Verivue Tackles On-Demand Video

Verivue, a venture-backed Massachusetts firm, has introduced an IP-based video delivery product aimed at cable operators, telcos and content delivery networks. The Westford, Ma.-based company, which was founded by former executives from Juniper Networks and Sonus Networks, believes its technology addresses fundamental changes in the nature of on-demand content.

The MDX 9000 Series “Media Distribution Switch” is billed by Verivue as a new class of networking gear that integrates servers, storage, networking and input/output functions into a single platform and is designed to support both traditional video-on-demand (VOD) and broadband streaming video. The product, modeled after the blade server concept prevalent in the IT world, is essentially a carrier-grade Ethernet switch with integrated solid-state storage and delivery capabilities, says Verivue VP of marketing Tom Rosenstein.

While VOD movies offered by cable operators have traditionally been stored on different servers than on-demand Web video from portals such as Hulu and YouTube, Verivue sees that architecture changing as more content, particularly “long-tail” or niche content, makes its way online. Operators will start to use the same servers to deliver both VOD streams and Web video, says Rosenstein, and they will no longer be able to afford to create massive libraries of duplicate content in local hubs.

“They have got to move from a storage-based architecture to more of a network solution, where content can exist anywhere,” he says.

Verivue’s hope is that operators will look to the MDX 9000 product as a solution when they expand their on-demand offerings. The product, which should be available in the second quarter, has a modular chassis and can be scaled from two to 24 terabytes of energy-efficient solid-state storage. Interface options include 10 Gigabit Ethernet and Gigabit Ethernet, and individual MDX nodes can be networked together over an IP backbone to operate as a content delivery network.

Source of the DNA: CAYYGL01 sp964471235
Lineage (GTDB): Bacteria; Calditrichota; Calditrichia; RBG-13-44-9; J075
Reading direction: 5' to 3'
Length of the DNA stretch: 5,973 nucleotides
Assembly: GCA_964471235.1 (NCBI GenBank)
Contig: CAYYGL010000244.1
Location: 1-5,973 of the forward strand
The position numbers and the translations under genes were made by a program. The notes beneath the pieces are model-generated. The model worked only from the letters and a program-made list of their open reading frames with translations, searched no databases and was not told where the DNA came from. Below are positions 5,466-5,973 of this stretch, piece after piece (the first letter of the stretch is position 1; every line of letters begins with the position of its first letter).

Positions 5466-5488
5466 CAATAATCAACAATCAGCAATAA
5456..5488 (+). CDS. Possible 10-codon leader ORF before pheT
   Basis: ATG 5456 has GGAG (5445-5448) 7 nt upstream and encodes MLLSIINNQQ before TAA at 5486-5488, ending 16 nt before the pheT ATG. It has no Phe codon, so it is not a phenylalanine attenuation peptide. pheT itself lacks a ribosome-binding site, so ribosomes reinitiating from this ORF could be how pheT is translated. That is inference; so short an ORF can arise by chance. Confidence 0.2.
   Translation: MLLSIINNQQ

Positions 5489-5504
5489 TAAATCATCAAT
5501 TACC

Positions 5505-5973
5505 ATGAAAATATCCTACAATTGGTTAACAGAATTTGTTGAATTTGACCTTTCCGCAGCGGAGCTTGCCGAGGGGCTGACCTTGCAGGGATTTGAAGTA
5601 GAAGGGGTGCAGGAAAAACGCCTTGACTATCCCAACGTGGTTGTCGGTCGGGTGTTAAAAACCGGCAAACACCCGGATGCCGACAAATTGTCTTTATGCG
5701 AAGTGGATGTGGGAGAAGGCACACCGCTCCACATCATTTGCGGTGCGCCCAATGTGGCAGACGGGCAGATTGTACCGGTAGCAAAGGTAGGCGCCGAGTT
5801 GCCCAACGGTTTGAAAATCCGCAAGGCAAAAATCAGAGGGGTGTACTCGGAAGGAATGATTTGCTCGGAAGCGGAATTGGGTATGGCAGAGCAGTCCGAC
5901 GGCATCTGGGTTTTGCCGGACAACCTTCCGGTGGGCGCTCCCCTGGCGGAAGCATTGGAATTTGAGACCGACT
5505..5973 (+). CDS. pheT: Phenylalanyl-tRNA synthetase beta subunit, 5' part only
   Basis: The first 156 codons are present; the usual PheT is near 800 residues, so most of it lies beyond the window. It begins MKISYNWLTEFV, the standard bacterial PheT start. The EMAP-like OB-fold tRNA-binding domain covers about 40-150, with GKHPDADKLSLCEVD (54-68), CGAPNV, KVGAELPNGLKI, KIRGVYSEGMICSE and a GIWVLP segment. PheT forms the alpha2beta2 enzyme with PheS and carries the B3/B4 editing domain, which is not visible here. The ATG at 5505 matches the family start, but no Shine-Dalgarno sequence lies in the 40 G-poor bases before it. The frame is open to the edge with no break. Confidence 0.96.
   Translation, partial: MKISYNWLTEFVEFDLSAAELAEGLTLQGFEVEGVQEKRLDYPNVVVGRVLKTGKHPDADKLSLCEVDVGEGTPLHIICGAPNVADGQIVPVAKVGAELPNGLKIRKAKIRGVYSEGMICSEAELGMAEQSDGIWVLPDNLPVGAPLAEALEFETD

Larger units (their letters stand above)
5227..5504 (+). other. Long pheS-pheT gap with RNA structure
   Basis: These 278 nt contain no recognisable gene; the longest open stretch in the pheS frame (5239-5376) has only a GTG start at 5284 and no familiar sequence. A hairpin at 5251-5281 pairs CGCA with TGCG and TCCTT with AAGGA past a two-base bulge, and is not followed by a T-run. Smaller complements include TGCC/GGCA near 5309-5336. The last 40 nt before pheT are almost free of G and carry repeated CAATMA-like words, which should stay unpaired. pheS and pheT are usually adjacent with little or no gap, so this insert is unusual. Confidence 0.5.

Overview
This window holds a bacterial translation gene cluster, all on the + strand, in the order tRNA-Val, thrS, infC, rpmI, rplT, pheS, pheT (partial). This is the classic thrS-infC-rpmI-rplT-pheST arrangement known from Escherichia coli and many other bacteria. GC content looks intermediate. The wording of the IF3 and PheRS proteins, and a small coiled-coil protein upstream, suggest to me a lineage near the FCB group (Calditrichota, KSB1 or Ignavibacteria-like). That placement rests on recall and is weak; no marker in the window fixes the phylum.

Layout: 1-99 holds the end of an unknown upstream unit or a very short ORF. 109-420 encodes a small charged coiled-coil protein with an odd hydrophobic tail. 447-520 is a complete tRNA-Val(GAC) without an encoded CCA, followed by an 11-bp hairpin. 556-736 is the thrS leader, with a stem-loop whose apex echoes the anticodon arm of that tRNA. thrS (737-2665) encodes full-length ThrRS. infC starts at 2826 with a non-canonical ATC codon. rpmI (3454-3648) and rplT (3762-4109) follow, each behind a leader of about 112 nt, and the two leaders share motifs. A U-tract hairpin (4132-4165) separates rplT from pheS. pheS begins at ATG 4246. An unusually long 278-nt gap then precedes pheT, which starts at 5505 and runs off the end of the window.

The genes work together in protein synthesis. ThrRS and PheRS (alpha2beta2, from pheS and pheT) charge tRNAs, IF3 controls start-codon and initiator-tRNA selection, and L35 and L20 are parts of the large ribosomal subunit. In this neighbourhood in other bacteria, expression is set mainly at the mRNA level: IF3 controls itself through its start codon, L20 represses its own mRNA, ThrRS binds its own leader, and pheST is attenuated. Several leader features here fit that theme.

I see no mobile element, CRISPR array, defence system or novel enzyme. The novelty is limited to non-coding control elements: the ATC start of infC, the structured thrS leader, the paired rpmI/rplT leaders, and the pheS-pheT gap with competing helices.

“It combines scaleable network transport with media storage and streaming,” says Rosenstein. “It’s blade-based, which allows you to plug in cards to expand, and it converges television and online content onto a common infrastructure.”

Verivue was founded two years ago by Jim Dolce, former EVP of worldwide field operations for Juniper, and Rubin Gruber, founder and chairman of Sonus. The company has received some $65 million in funding from venture firms Matrix Partners, Spark Capital, North Bridge Venture Partners, and Accel Partners; Comcast Interactive Capital, the venture fund operated by cable giant Comcast; and strategic investor and cable equipment vendor Arris.

Rosenstein, a former VP with VOD server vendor SeaChange, says the MDX9000 could work alongside existing VOD server products and that Verivue would create a path for traditional VOD software to communicate with the device.

“We would replace or augment what a traditional VOD server does, but with a path to expanded functionality,” says Rosenstein. "It could go next to an operator’s SeaChange VOD server, but it would also be servicing all their broadband capabilities.”